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NHL COMMISSIONER GARY BETTMAN AND SENIOR EVP KIM DAVIS JOIN ANSON CARTER ON LATEST EPISODE OF HOCKEY CULTURE

Conversation About Diversity and Inclusion in Hockey

“If we’re going to make a difference through all the levels of our game, we have to be setting the example at the NHL and club level.” – Commissioner Gary Bettman

“It was a proud time for our sport and a watershed moment because of the allyship.” – Kim Davis on the NHL’s Pause in Play to Fight Social Injustice

Stanley Cup Final Game 3 – Dallas Stars vs. Tampa Bay Lightning – Wednesday at 8 p.m. ET on NBCSN – Series Tied 1-1

STAMFORD, Conn. – Sept. 22, 2020 – NHL Commissioner Gary Bettman and NHL Senior Executive Vice President, Social Impact, Growth Initiatives & Legislative Affairs, Kim Davis, joined NHL on NBC analyst Anson Carter for a conversation on diversity and inclusion in hockey on the latest episode of NBC Sports’ Hockey Culture, an initiative led by Carter, dedicated to bringing equality and inclusion to the sport of hockey.

Bettman, Davis and Carter discuss a number of topics, including the NHL’s pause in play in late August during the playoffs to fight social injustice, how to increase diversity and inclusion in the sport of hockey and how they hope to see progress within the sport in the next five years.

Highlighted quotes from the conversation are below:

Bettman on the pause in play to fight social injustice and unrest: “The players came together and thought it would be appropriate to pause and we were very supportive of that, but we had believed all along that in order for a pause to be meaningful, it really had to be at the initiative and will of our players, who wanted to make a statement as opposed to the league saying we are simply going to shut down for two days…I know there was a lot of focus on what we did or didn’t do, but I was very comfortable that what we were doing was responsive to what our players wanted. As we’ve been saying all along, if we’re going to make a meaningful response to fight racism and support social justice and we want our players to get involved, it’s got to be all of our players across the board.”

Davis: “I think our approach was appropriate because if you look at the history of sports, any social movement in sport, has been led by players. Particularly, in my opinion, in our sport, which is predominantly white, we need allies…for this to be a movement and not just a moment, we have to have the advocacy of all players. For me, it was a proud time for our sport and a watershed moment because of the allyship.”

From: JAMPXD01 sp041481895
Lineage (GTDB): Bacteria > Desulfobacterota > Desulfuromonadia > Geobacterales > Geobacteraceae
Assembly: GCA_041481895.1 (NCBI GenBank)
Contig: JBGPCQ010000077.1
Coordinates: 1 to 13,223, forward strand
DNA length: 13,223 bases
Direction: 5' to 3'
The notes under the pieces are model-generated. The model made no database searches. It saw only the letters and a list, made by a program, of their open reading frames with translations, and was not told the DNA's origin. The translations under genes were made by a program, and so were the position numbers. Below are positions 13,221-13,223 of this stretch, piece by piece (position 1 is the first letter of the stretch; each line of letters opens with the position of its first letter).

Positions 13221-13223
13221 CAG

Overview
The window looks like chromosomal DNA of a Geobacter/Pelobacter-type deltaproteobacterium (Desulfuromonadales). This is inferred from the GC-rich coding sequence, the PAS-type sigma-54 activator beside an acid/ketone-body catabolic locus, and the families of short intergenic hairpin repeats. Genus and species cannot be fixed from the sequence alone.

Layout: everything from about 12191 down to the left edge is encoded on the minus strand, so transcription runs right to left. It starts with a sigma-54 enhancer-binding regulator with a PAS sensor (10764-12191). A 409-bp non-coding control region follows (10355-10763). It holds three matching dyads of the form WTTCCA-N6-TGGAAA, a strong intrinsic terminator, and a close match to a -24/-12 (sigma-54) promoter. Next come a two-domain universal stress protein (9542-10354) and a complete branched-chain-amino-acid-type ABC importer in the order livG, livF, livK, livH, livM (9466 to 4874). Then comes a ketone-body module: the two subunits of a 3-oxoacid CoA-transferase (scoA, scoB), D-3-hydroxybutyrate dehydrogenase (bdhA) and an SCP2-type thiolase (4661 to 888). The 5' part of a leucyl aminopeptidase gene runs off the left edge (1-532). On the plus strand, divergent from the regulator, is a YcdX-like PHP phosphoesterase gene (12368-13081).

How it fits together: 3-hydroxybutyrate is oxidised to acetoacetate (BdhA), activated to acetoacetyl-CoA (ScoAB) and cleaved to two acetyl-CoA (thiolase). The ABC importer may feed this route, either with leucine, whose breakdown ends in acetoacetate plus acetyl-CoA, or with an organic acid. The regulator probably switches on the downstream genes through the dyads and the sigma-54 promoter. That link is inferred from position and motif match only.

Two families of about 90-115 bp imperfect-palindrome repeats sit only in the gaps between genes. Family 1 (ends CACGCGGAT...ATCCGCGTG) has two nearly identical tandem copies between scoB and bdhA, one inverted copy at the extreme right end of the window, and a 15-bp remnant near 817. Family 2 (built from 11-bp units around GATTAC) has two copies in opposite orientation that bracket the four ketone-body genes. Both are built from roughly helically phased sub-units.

Davis on inclusion within the sport of hockey: “You can’t know where you’re going if you don’t know where you’ve been and where you are. Having a baseline of understanding and being led by data and analytics is the way we run our business, and this is part of running our business well…being far more transparent and vocal about the things we have done and the things that we will do to ensure that our game continues to be strong and that we build stronger and more vibrant communities.”

Bettman: “If we’re going to make a difference through all the levels of our game, we have to be setting the example at the NHL and club level.”

Bettman on what progress he hopes to see in the sport in the next five years: “To me, progress looks like we become more reflective of the communities in which our teams play. That there are black players, players of both sexes, players of color, that we are more diverse than we have been…I want to make sure that anybody feels comfortable and welcome to play hockey or being part of the hockey family at any level of our game.”

Davis on what progress she hopes to see in the sport in the next five years: “Five years from now, I want hockey to be on the lips of boys and girls of color just the way soccer, basketball and baseball is on their lips. Something that they see as accessible and something they see as they want to do…that we no longer have to worry about racist comments and kids not feeling like they can take advantage of hockey without some incident of discrimination. That’s my personal vision as a mother, grandmother, as a black woman, for the sport of hockey, that everyone feels like it is a sport for them.”

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NBC Sports continues its exclusive coverage of the 2020 Stanley Cup Final featuring the Dallas Stars and Tampa Bay Lightning on Wednesday night at 8 p.m. ET on NBCSN. Tampa Bay evened the series at one game apiece on Monday night with a 3-2 victory in Game 2.

Mike ‘Doc’ Emrick, Eddie Olczyk, and Brian Boucher will have the call along with Pierre McGuire providing reports and player interviews. Pre-game coverage starts at 7 p.m. ET on NBCSN with NHL Live, hosted by Kathryn Tappen with analysts Keith Jones, Anson Carter and Patrick Sharp.

--NBC SPORTS--

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